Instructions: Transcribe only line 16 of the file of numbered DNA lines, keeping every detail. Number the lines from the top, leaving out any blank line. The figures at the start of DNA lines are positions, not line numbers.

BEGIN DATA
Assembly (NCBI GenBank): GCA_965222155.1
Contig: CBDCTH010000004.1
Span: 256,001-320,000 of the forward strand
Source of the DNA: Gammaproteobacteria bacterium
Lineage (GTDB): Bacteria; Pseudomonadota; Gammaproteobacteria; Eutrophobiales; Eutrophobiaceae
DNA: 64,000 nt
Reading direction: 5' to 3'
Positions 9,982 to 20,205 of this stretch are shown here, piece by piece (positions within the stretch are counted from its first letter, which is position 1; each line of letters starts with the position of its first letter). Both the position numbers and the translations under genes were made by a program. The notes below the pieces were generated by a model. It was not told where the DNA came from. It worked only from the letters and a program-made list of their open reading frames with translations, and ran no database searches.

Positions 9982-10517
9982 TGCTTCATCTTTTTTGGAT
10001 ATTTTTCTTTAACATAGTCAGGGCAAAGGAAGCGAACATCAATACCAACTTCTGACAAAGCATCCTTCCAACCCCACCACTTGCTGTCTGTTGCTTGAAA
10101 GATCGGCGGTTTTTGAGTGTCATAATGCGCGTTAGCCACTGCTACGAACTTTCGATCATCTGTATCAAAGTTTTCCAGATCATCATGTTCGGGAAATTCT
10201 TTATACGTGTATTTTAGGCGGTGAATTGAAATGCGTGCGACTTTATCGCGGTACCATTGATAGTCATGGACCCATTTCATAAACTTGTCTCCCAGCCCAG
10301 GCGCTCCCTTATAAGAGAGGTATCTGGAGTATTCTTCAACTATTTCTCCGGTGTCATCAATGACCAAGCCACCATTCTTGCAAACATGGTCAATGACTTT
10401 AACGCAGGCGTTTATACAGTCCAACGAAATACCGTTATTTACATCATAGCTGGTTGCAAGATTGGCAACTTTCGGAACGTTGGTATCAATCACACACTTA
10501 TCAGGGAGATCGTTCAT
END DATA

10501 TCAGGGAGATCGTTCAT